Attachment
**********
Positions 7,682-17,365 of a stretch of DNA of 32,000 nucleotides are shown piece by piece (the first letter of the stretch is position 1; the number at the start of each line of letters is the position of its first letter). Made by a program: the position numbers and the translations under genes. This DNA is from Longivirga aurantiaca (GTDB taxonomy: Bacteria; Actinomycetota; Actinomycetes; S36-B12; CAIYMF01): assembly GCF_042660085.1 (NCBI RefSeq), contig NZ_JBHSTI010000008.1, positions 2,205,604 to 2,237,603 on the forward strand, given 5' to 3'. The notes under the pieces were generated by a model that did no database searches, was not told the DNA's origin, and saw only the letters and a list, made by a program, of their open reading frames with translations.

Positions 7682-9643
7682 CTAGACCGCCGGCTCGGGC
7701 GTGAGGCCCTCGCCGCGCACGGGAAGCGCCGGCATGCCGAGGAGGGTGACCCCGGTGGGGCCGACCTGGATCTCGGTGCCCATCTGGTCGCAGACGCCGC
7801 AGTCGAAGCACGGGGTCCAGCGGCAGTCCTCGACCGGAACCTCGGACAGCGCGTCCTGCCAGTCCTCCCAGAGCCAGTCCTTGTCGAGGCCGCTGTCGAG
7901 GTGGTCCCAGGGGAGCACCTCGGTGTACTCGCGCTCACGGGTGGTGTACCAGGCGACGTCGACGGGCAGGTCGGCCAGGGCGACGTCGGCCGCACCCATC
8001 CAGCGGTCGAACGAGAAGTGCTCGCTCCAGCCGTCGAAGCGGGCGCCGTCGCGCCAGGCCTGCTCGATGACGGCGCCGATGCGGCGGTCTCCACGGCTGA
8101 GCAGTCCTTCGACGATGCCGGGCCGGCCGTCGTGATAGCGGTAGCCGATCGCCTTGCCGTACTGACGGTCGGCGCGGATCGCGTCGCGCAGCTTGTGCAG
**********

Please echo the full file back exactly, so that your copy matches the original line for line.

Positions 7,682-17,365 of a stretch of DNA of 32,000 nucleotides are shown piece by piece (the first letter of the stretch is position 1; the number at the start of each line of letters is the position of its first letter). Made by a program: the position numbers and the translations under genes. This DNA is from Longivirga aurantiaca (GTDB taxonomy: Bacteria; Actinomycetota; Actinomycetes; S36-B12; CAIYMF01): assembly GCF_042660085.1 (NCBI RefSeq), contig NZ_JBHSTI010000008.1, positions 2,205,604 to 2,237,603 on the forward strand, given 5' to 3'. The notes under the pieces were generated by a model that did no database searches, was not told the DNA's origin, and saw only the letters and a list, made by a program, of their open reading frames with translations.

Positions 7682-9643
7682 CTAGACCGCCGGCTCGGGC
7701 GTGAGGCCCTCGCCGCGCACGGGAAGCGCCGGCATGCCGAGGAGGGTGACCCCGGTGGGGCCGACCTGGATCTCGGTGCCCATCTGGTCGCAGACGCCGC
7801 AGTCGAAGCACGGGGTCCAGCGGCAGTCCTCGACCGGAACCTCGGACAGCGCGTCCTGCCAGTCCTCCCAGAGCCAGTCCTTGTCGAGGCCGCTGTCGAG
7901 GTGGTCCCAGGGGAGCACCTCGGTGTACTCGCGCTCACGGGTGGTGTACCAGGCGACGTCGACGGGCAGGTCGGCCAGGGCGACGTCGGCCGCACCCATC
8001 CAGCGGTCGAACGAGAAGTGCTCGCTCCAGCCGTCGAAGCGGGCGCCGTCGCGCCAGGCCTGCTCGATGACGGCGCCGATGCGGCGGTCTCCACGGCTGA
8101 GCAGTCCTTCGACGATGCCGGGCCGGCCGTCGTGATAGCGGTAGCCGATCGCCTTGCCGTACTGACGGTCGGCGCGGATCGCGTCGCGCAGCTTGTGCAG